Dr. LeNoir Clinical Notes


Black Men’s Health Month No Cause for Celebration

Statistics Dont Lie


Concerning health statistics observed among Black men
By Jerry Kennard


Medically reviewed by Anju Goel, MD, MPH on April 16, 2020

Black men in the United States suffer worse health than any other racial group in America. For example, as a group, Black men have the lowest life expectancy and the highest death rate from specific causes compared to both men and women of other racial and ethnic groups.1

Discrepancies in health statistics for the more than 17 million Black men, when compared to others, highlight a great need to better address their causes. There are a number of reasons that can be pointed to as causes for the issues of poor health among Black men. Racial discrimination, high rates of incarceration, unemployment, a lack of affordable health services, poor health education, cultural barriers, poverty, access to health insurance, and insufficient medical and social services catering to Black men all negatively affect quality of life and health. Here are some of the sobering health statistics for Black men in the U.S.

Black Male Health Statistics

Statistically speaking,

  • Black men live seven years less than men of other racial groups.1
  • They also have higher death rates than Black women for all leading causes of death.
  • Black men have a higher incidence and a higher rate of death from oral cancer, and have a much higher risk of developing HIV/AIDS in their lifetime.2

Other Health Statistics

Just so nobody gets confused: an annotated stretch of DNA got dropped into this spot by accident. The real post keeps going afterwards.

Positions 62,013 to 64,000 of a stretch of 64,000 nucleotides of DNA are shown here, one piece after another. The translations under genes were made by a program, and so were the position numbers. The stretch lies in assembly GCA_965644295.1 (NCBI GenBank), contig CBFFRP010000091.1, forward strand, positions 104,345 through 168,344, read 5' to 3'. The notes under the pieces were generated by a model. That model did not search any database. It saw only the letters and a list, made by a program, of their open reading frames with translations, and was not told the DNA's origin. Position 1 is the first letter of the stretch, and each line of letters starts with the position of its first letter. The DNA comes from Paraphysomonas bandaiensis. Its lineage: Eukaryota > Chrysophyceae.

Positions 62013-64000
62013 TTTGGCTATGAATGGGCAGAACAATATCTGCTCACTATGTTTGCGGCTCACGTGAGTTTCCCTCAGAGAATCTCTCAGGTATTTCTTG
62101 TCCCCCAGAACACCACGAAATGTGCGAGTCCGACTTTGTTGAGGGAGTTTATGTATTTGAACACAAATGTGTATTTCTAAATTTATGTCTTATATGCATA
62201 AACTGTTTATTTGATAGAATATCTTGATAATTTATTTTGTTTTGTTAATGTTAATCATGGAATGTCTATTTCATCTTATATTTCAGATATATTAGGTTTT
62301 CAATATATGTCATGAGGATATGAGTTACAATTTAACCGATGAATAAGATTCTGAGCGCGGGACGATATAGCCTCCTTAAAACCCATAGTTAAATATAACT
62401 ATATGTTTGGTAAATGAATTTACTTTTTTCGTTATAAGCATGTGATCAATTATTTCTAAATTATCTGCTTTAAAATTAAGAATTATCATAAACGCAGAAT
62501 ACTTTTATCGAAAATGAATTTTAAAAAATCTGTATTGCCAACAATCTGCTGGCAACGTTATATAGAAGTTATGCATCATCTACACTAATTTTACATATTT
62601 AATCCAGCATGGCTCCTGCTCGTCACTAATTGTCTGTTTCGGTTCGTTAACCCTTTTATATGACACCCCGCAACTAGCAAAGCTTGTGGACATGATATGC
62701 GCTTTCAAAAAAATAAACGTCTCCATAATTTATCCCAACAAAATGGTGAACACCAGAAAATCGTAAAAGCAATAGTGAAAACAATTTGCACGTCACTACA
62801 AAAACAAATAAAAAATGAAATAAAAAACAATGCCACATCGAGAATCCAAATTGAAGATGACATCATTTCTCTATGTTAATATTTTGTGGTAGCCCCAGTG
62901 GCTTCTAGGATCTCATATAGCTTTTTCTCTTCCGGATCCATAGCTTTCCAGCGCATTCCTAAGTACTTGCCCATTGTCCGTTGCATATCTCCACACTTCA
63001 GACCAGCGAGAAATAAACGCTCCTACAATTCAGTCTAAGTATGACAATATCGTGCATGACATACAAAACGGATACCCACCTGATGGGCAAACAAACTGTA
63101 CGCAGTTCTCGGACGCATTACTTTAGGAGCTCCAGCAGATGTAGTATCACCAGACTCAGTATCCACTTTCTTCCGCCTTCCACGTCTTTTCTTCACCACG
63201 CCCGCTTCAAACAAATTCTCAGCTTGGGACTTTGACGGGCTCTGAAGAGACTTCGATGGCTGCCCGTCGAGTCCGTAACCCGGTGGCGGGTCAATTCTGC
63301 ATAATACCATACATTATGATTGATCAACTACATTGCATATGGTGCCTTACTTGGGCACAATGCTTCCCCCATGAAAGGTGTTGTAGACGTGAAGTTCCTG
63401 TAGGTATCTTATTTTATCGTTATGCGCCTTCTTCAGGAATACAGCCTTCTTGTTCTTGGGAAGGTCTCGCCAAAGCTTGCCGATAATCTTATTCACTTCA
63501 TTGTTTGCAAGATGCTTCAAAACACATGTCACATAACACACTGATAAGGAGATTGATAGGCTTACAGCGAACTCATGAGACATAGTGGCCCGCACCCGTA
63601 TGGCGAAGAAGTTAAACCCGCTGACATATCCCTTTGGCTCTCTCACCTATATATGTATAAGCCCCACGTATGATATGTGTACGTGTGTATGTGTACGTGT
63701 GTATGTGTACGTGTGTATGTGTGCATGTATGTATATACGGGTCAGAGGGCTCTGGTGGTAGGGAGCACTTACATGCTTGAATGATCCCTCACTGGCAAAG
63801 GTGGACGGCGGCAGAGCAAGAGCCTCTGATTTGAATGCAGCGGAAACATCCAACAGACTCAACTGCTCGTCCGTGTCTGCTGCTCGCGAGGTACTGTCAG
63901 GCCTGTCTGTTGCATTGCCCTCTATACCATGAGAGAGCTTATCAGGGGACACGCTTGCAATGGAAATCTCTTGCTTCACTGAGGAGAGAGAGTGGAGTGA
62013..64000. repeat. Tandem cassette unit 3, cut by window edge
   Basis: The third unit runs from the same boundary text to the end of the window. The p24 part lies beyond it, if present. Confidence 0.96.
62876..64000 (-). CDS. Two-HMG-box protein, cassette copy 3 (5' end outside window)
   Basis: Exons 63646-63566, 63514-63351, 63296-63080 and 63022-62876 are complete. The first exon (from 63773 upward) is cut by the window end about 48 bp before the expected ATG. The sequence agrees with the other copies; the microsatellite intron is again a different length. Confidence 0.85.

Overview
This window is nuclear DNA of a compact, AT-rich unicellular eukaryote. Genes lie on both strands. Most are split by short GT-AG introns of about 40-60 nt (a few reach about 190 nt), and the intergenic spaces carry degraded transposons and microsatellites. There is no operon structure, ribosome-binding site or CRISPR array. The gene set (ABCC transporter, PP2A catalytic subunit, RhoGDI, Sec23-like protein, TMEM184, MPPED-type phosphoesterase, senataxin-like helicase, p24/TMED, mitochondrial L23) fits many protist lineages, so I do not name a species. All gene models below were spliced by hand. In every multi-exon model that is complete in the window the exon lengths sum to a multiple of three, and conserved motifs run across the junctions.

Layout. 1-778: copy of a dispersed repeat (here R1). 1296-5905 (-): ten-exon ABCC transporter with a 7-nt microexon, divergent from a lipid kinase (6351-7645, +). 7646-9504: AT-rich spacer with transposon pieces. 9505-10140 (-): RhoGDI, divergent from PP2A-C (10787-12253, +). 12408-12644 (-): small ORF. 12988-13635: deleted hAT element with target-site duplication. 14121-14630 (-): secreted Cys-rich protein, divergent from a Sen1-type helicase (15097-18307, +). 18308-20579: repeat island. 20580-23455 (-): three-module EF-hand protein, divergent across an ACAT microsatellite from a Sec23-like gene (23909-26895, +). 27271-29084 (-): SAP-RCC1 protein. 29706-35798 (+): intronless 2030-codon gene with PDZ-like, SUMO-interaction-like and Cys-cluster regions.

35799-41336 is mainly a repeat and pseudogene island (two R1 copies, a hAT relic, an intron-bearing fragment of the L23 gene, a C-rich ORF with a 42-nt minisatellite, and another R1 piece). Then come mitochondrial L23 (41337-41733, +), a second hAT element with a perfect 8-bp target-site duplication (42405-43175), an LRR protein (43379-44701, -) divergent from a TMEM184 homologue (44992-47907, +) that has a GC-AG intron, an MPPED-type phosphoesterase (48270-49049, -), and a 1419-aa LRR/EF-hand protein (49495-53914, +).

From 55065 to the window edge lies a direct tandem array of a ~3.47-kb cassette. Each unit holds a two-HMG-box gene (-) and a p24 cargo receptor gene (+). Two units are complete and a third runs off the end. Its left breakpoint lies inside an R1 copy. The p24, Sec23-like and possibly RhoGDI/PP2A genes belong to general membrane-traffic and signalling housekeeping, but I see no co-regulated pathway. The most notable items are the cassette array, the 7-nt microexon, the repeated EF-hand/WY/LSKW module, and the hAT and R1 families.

• 44% of Black men are considered overweight
  • 37.5% are obese3
  • Black men suffer more preventable oral diseases that are treatable
  • Black men have a higher incidence of diabetes and prostate cancer4
  • Black men have a high suicide rate; it’s the third leading cause of death in 15- to 24-year-olds

10 Leading Causes of Death
According to the Centers for Disease Control and Prevention (CDC), the following were the leading causes of death of Black men in 2017:5

  1. Heart disease (23.7% of total deaths)
    Cancer (20.2%)
    Unintentional injuries (7.9%)
    Homicide (5.0%)
    Stroke (4.9%)
    Diabetes (4.3%)
    Chronic lower respiratory diseases (3.2%)
    Kidney disease (2.6%)
    Septicemia (1.8%)
    Hypertension (1.6%)

Homicide a Leading Cause of Death for Younger Black Males
In the category of leading causes of death, when broken down by age group for Black males in the U.S., more disturbing statistics are revealed.

For young Black men between the ages of 15 and 44, the number one cause of death in 2017 was homicide.6

A further breakdown of deaths by age group among Black men due to homicide:7

Ages 1-19, homicide accounted for 35.3% of total deaths
Ages 20-44, 27.6% of total deaths
Ages 45-64, 2.1% of total deaths
2016 Report on HIV Risks for Black Men

In February of 2016, the Centers for Disease Control and Prevention (CDC) released a report assessing the lifetime risk of HIV in the U.S. by state, as well as by key at-risk populations. The report revealed surprising statistics for Black men in the U.S.

Among Black men, there was a 1 in 20 lifetime risk, compared to a 1 in 132 lifetime risk for white men. If these rates continue, approximately one in two Black men who have sex with men (MSM) will be diagnosed with HIV in their lifetime—a rate of 50%.2

This is a very concerning statistic that is not easily explained, but the very same factors that affect the overall health statistics of Black men in the U.S. described above also play a complex role in this statistic as well